MAN’S BEST FRIEND
Many people enjoy the companionship of a pet in their daily lives. An estimated 90.5 million American families own pets, according to the most recent data. Pets can bring a sense of connection to individuals, regardless of whether the person is a natural caregiver or needs the companionship of a pet to help with everyday activities. When preparing for death and disability, it is common to ignore the importance of pets.
When drafting a trust or will, it is important to take into account the needs of individual animals. When it comes to little pets that live indoors, assigning responsibility for their care is very different from asking someone to look after a herd of farm animals. You need to think about who could be able to take care of your pet in the future. Make sure you’re honest with yourself about whether or not this person can handle caring for your pet.
Another important consideration is whether or not the prospective sitter already has a large number of animals under their care. Another consideration is for a person who has no other animals, which could imply that they have the time to properly care for the pet. It is also possible that this person you wish to choose is unaware of the time and expense involved in caring for a pet. As you may have noticed a pattern in these scenarios, it’s best to determine if the person has the time to take care of your pets.
Either a trust or a last will and testament is the best place to include directions regarding your pet(s). You may also want to consider making a bequest based on the type of pet you have.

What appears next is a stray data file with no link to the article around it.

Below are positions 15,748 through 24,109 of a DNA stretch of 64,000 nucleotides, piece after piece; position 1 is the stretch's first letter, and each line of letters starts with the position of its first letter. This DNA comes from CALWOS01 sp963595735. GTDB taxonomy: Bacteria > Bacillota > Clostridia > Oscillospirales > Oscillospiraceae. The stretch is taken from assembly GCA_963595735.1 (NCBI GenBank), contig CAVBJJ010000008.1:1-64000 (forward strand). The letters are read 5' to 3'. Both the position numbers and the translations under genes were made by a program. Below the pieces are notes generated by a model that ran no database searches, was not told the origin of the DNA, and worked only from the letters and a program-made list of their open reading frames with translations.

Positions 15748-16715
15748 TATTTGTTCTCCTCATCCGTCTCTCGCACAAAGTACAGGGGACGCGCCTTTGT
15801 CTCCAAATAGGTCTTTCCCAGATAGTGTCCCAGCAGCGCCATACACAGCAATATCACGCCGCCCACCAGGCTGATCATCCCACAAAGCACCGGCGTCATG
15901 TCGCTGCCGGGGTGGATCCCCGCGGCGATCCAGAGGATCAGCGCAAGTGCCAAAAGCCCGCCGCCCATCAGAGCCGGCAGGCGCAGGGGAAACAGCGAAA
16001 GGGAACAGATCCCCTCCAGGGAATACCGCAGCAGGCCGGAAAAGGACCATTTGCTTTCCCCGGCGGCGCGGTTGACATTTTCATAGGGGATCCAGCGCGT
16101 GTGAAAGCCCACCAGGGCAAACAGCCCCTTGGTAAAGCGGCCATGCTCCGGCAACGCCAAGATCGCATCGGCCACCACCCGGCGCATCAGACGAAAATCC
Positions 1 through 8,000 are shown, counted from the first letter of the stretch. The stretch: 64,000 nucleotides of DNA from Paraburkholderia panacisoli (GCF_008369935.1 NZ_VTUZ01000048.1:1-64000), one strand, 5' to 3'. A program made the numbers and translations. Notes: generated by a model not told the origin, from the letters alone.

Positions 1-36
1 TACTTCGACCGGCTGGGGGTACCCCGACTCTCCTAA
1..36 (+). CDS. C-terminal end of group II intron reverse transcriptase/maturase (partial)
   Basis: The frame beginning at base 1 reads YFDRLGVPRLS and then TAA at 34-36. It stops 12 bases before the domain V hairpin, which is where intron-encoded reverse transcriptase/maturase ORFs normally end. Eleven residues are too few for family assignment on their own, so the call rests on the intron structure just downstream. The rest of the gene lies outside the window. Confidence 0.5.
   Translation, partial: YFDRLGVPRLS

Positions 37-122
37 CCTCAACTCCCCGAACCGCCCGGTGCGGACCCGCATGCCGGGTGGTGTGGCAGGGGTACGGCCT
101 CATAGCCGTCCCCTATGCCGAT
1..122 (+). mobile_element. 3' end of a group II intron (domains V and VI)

Creating a formal estate plan for pets isn’t necessary for some people, who choose a simpler and less burdensome approach. If a person has complete faith in the executor and the person who will take care of their pet, they can simply tell the executor what kind of care they prefer their pet to receive.
Keep in mind that no matter what kind of animal you have, the expense of transferring it should always be taken into account in a strategy. Pets necessitate recurring expenses related to their care on a regular basis. Even if your pets are in good health when you pass away, their cost may rise dramatically in the future. Taking care of someone else’s animals is something many people are willing to do, but the cost might be prohibitive for some. As a precaution, you may want to leave money for your pet’s care in the event that you die.
There are a lot of moving parts in estate planning, but a lawyer’s expertise may make things much easier. Contact Anidjar Law Firm today for a free case consultation if you are in need of an experienced estate planning attorney.